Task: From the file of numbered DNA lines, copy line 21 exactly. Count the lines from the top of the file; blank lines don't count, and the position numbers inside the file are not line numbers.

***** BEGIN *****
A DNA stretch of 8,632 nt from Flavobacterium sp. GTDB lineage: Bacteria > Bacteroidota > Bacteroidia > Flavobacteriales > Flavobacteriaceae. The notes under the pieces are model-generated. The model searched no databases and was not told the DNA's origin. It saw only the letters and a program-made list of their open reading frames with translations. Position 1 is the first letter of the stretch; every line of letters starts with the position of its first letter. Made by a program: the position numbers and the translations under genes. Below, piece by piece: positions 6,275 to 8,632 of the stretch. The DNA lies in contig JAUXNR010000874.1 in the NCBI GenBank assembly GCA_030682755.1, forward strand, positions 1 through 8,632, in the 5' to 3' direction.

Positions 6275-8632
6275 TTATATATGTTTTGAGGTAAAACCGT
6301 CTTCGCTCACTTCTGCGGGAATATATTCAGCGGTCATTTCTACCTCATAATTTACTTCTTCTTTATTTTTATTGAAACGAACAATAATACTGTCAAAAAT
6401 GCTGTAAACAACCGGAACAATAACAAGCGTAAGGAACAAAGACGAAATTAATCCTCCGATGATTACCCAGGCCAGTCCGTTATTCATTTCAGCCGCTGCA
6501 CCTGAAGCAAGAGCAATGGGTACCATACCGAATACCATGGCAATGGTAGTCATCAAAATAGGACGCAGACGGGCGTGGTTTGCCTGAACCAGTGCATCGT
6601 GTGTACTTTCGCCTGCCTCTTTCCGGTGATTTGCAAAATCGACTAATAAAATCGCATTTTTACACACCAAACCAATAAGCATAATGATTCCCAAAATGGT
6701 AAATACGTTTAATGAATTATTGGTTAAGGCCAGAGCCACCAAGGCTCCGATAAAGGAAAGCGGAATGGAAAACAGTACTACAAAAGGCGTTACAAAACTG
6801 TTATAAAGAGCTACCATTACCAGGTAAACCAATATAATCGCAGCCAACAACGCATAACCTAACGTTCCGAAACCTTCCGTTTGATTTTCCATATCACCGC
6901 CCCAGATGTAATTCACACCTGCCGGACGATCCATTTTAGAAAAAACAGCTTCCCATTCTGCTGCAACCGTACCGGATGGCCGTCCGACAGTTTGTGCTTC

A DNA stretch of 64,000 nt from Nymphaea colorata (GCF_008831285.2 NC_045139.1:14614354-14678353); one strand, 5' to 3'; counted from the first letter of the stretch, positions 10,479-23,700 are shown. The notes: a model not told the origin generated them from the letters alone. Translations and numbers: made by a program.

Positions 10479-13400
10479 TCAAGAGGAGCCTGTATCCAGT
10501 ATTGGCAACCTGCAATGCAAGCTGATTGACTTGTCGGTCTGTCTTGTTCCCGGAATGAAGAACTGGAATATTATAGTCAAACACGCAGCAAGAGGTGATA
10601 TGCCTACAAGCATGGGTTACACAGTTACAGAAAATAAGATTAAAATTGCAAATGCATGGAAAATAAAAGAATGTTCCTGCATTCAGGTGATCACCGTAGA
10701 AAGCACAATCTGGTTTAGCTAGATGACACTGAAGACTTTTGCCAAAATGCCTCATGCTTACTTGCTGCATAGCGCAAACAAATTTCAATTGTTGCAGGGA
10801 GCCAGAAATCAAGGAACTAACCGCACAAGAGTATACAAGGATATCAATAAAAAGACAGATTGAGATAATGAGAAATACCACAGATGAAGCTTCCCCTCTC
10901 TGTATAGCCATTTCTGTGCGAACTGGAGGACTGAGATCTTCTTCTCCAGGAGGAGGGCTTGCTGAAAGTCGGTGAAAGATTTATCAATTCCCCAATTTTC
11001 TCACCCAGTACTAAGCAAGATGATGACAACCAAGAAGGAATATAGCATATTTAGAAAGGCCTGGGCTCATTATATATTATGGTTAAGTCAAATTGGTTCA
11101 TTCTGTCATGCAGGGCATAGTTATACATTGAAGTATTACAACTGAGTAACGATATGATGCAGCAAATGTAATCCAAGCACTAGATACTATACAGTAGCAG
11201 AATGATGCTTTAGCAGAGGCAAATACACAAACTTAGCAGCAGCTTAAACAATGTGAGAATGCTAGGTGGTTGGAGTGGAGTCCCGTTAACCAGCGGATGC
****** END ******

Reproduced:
11201 AATGATGCTTTAGCAGAGGCAAATACACAAACTTAGCAGCAGCTTAAACAATGTGAGAATGCTAGGTGGTTGGAGTGGAGTCCCGTTAACCAGCGGATGC